4. As to restricting the proceedings to money demands at least, excluding demands for property : This, more than either restric­tion, has less of reason for its basis, whether the interest of the State or that of the citizen is considered. Because a provision of law for a suit for property against the State co nomine is at best much more matter of form than matter of substance, and the consideration of this point will develop how little the ques­tion we are considering deserved the prominence that has been given to it, and the gravity with which we have considered it. The most that such a provision can effect is to settle a question of title touching property between a citizen and the State by one suit instead of two. If such a proceeding was not authorized, the citizen claiming title to property held by the State would take proceedings against any officer of the government in the posses­sion or occupancy of the property, and would recover it on the strength of his own title shown. If the State had in fact para­mount title, she would be chiven to an after suit to regain it, not having thought proper to make her title available to her in the first action by way of defeating it. If in fact she had no para­mount title, then no wrong is done her by the citizen’s recovery in this indirect way. The case of Wilcox v. Jackson, 13 Peters R. 498, is a case of this class, where ejectment was sustained against the commander of a military post.

The interests of the State, when she chooses to assert them in such a case under the name of the party to the record, are as well defended as if she was in fact a party herself. Where the right is in the plaintiff, and the possession in the defendant, the inquiry cannot be stopped merely by the assertion of title in the Statel But the court will proceed to investigate the assertion and examine the title, and if the pretensions of the plaintiff are well founded, and those set up under the State are not, the plaintiff must recover the thing he sues for, and no wrong is done the Statel If it was true that the court could not adjudicate between private parties upon any subject matter when the pecuniary interests of the State might be injuriously affected, because the sSfc herself could not be sued without her consent, then no suit could be main­tained by a non-resident against a citizen for the recovery of per­sonal property because the removal of it might affect her reve­nues. So far from this, it is no objection if the State be the sole party in interest, and the contest be in fact one between the plain­tiff and the State in truth and fact, although but nominally be­tween the plaintiff and the defendant. The cases of Osborn vs. The Bank of the United States, (9 Wheat. 738,) and The Michigan State Bank vs. Hastings, (1 Douglass Mich. R. 225,) are of this kind, and there are other cases which go to the fullest extent in establishing this doctrinel It will be seen then, that, so far from such a restriction militating against the interest of the State, those interests will be promoted at least to the extent of preventing any temporary deprivation of the possession of property that she might hold by good title in any case.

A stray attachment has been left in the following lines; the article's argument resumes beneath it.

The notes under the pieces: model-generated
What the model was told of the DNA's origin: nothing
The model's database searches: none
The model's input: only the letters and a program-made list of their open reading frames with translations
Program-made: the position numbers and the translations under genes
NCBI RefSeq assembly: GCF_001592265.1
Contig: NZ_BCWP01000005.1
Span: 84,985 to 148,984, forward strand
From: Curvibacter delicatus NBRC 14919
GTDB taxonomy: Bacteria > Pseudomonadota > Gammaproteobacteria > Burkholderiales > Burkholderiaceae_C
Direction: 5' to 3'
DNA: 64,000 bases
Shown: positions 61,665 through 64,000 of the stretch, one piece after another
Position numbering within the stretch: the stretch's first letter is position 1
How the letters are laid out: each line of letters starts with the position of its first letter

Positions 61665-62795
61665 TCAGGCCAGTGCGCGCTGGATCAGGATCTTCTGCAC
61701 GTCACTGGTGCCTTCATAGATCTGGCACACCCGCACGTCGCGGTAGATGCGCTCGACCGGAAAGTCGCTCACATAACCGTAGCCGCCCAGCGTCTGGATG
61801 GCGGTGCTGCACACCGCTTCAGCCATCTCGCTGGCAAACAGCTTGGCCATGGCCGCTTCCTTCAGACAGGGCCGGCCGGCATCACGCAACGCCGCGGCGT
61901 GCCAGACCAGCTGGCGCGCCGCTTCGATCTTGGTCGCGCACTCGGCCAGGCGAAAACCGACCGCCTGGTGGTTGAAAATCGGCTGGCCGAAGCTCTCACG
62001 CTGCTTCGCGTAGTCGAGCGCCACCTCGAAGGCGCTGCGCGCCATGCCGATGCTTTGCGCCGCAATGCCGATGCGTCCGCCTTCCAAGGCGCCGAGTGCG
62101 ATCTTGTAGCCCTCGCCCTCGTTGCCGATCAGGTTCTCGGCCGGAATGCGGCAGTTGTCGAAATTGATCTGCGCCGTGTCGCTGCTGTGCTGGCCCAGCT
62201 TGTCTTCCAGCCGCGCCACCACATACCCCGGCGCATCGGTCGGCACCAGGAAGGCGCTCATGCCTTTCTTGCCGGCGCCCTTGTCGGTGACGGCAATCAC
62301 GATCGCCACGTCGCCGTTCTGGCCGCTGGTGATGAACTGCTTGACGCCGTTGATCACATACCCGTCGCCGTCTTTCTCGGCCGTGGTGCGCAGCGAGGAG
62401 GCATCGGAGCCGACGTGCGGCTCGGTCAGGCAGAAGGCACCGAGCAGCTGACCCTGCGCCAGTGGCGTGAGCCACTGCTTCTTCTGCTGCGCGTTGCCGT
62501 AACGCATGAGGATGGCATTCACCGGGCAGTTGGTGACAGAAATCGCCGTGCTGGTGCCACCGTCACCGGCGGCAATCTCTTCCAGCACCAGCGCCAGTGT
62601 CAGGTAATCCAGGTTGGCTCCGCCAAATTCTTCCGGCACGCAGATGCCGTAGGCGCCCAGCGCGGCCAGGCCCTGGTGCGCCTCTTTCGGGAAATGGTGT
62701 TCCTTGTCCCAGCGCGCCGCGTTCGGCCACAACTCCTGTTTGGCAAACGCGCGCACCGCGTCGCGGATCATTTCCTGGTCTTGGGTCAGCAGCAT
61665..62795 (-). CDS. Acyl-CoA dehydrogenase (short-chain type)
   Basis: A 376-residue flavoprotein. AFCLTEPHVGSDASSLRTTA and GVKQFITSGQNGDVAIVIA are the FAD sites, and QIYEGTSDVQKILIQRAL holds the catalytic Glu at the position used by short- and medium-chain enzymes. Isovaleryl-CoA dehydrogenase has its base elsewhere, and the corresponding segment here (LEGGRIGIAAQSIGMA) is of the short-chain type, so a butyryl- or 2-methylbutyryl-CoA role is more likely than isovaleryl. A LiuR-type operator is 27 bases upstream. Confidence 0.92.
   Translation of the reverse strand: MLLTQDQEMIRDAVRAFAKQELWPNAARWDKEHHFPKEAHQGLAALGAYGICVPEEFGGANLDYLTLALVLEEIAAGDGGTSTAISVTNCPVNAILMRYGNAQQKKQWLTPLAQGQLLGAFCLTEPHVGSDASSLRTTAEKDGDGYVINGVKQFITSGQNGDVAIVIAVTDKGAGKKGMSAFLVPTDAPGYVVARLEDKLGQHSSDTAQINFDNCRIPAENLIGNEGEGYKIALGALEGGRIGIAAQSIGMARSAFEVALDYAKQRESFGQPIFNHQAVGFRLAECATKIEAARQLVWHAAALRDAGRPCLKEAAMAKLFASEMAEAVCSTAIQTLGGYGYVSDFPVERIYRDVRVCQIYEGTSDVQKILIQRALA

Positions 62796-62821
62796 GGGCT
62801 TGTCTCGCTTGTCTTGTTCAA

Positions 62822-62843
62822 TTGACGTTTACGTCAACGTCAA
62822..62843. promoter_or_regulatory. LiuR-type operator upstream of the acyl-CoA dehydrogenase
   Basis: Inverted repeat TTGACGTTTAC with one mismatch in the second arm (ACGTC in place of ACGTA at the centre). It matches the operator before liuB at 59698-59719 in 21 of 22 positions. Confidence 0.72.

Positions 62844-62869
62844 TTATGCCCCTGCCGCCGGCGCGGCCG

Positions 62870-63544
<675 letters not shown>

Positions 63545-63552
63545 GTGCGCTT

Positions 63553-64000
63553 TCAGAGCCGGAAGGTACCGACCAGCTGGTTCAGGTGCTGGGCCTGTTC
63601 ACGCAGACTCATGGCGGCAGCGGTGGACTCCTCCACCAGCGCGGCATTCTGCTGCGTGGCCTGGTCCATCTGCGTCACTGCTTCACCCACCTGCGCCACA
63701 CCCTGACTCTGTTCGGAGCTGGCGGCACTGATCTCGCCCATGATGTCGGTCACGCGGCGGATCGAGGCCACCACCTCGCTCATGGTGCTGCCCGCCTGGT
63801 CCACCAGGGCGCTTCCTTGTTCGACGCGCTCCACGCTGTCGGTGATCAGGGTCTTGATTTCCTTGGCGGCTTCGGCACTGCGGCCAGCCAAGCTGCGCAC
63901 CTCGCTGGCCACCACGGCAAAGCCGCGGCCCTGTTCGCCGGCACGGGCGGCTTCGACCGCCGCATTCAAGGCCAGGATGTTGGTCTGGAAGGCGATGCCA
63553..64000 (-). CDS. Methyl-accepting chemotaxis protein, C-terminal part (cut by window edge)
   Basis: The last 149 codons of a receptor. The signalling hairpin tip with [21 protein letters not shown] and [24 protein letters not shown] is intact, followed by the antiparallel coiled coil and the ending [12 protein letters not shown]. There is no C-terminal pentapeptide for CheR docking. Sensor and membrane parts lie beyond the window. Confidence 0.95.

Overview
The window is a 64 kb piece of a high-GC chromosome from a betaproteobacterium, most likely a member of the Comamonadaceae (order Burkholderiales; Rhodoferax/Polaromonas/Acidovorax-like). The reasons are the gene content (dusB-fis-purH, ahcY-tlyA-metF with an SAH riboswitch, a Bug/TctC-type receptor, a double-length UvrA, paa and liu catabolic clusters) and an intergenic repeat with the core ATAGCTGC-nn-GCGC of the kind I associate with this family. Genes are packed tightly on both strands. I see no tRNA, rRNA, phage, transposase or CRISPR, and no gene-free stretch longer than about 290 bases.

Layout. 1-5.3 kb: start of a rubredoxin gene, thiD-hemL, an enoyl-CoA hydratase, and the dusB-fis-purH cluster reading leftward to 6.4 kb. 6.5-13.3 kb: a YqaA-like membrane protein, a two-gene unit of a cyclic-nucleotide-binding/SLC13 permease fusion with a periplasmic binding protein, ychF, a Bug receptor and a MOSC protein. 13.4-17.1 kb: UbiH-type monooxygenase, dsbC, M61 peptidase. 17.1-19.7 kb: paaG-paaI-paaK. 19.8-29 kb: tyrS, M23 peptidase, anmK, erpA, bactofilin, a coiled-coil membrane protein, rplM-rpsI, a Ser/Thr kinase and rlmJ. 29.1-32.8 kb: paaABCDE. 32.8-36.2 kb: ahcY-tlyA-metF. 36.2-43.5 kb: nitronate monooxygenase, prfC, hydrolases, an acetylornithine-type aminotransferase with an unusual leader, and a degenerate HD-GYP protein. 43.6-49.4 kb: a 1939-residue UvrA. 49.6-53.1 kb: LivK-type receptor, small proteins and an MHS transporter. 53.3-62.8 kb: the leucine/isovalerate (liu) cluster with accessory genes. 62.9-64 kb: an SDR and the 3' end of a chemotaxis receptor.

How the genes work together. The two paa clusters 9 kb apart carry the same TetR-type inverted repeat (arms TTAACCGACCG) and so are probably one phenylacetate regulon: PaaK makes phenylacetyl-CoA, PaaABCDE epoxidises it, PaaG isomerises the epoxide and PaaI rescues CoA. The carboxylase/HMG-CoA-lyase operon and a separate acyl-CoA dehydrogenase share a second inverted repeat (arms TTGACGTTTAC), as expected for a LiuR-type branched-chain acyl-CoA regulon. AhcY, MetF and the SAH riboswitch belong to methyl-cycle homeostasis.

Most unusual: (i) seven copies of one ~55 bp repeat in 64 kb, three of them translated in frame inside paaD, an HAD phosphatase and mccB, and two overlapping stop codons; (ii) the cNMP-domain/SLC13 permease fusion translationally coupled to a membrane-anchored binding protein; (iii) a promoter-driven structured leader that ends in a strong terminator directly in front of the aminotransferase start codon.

But all these incongruities will disappear if the statute be con­strued to allow the State to be sued as well in chancery as at law and as well for property as for money demands, and then every provision of the various statutes touching the subject will be found sensible, effective, and in harmony.